Between two and three weeks ago I blogged that one of "our" hedgehogs from last year had awoken from its hibernation and trundled to its traditional feeding spot in our back garden, where I've provided food for them for the last few years - food which foxes and cats cannot get to.
Well... it has only been up feeding since then a couple of times- but last night (very early this morning really) it was joined by a second hedgehog - and the ensuing disgruntled "grunty" battle was captured by my motion-activated miniature camera placed inside the hedgehog feeding tunnel.
The clip can be seen in its entirety below, but be warned, it is twenty-five minutes long - and this length (the longest clip by far I've ever uploaded onto YouTube) is a result of "quickly" splicing 14 separate clips together, without much editing at all.
Now, I should perhaps point out that I think, like last year, that these two hedgehogs are male. It's always quite difficult to tell what sex a hedgehog is, even if you see them engaged in courtship behaviour - as this often appears to be grumpy fighting. You could always get a video of them mating I suppose, but generally... unless you place a trail camera on the floor and get a shot of their genitals (male hedgehogs have very obvious penises, but of course you need to take a photo or video at worm's eye level to see them), it will be very difficult to sex your garden hedgehogs.
The two hedgehogs were both stubbornly-determined to either keep the food to themselves or queue jump so-to-speak - but having looked at all the footage (there's nearly two hours of it - be thankful I've trimmed it down to twenty-five minutes for you!), I don't think the second hedgehog to the food (turns up around 0215am - an hour and twenty minutes or so AFTER the first hedgehog starts eating) actually gets any food at all - nor does he (or she -I'll (re)confirm this again soon) return to get any food after the first hedgehog leaves.
I may be wrong with the above - but it appears to me that our "first" hedgehog, which we (my wife and I) both believe to be the smaller male from last year (no more than one year old) can be identified by a nick out of its left ear. Clearly visible at times on the clip below. Of course the other hedgehog could have a similar nick in its left ear too - but... well... I doubt it.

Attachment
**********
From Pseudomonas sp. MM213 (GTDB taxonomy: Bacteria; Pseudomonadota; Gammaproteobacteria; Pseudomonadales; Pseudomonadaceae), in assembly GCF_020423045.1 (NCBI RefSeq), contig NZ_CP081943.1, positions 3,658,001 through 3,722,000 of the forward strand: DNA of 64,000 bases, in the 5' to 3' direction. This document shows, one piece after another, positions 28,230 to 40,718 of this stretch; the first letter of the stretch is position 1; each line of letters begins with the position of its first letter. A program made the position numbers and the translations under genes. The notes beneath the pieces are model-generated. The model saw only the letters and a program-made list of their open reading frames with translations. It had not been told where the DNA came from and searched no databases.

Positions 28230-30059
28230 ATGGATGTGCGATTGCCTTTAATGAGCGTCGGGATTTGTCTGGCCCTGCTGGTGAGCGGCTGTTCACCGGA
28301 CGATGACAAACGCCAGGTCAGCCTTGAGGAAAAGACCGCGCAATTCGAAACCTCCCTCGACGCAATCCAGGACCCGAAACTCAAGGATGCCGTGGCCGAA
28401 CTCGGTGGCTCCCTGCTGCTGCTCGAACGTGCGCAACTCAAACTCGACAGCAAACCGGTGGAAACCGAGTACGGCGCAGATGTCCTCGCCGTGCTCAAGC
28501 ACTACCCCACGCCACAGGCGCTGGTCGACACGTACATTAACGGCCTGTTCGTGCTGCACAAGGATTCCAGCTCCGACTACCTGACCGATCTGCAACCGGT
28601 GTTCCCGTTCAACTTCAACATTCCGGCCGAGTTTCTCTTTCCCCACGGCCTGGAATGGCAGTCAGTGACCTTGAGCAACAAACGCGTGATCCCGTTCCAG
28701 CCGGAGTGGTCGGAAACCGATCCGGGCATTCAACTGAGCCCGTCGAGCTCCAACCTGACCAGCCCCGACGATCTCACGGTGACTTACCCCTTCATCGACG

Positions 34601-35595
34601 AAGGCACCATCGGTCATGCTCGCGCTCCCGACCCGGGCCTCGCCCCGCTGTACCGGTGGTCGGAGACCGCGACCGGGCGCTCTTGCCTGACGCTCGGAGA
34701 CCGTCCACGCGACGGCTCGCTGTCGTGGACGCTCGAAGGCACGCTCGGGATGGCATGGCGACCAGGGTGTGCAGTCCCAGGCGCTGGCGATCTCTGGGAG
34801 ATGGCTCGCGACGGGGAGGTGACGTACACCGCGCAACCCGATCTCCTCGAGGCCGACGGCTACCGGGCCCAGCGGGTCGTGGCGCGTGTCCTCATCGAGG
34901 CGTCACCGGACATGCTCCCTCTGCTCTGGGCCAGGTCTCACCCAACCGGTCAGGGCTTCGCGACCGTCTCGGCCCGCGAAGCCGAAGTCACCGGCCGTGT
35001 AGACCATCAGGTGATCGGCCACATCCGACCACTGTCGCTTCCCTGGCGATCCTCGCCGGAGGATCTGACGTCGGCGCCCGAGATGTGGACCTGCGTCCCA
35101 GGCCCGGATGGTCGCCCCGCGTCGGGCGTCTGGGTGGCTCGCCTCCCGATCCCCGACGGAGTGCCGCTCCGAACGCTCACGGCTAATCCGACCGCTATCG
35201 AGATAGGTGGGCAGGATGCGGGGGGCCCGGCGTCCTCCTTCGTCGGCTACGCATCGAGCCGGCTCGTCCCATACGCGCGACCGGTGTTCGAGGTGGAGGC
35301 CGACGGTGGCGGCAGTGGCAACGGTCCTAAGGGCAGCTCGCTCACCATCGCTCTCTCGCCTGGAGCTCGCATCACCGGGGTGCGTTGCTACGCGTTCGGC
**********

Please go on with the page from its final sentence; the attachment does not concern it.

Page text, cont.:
A brief, bulleted timeline of the clip below then.
1255am. hedgehog 1 arrives. Starts eating.
0216am hedgehog 2 arrives behind hedgehog 1. Tries for 30 minutes or so, in vain, to GET TO THE FOOD!
0247am hedgehog 2 gives up and leaves.
0249am hedgehog 1, knackered after the extended battle, leaves too.
0439am hedgehog 1 returns.
0516 hedgehog 1 finally leaves for the night.
As I must have said many times on this blog, and certainly to my sons and wife - hedgehogs are incredibly noisy wee things, even when they're not battling or fighting or courting - but the noises captured in the clip below will demonstrate that for you in case you weren't aware.
The fact that we have two (at least) hedgehogs back in our gardens is a wonderful fillip. Our back garden is quite large and borders four others, two of which have recent movers-in and are having extensive work done to them (hard and soft landscaping, fencing, tree-felling etc) so we are relieved that at present, "our" hedgehogs seem to be fine.
That all said, and again, as I've written before... having witnessed this battle between two of our hedgehogs right at the very start of the season, immediately-following hibernation, I'm very mindful that I may need to provide TWO food tunnels for these hedgehogs this year - to try and avoid a situation where I unnaturally cause unnecessary competition or aggravation or even injury (by fighting or disease) to these hedgehogs, in my efforts to do well for them. Something that MANY (most?) wildlife "lovers" in the UK always seem to overlook.
That shallot for now.
Here's hoping for a MUCH better Spring and Summer 2021 than 2020 eh?
More soon I'm sure.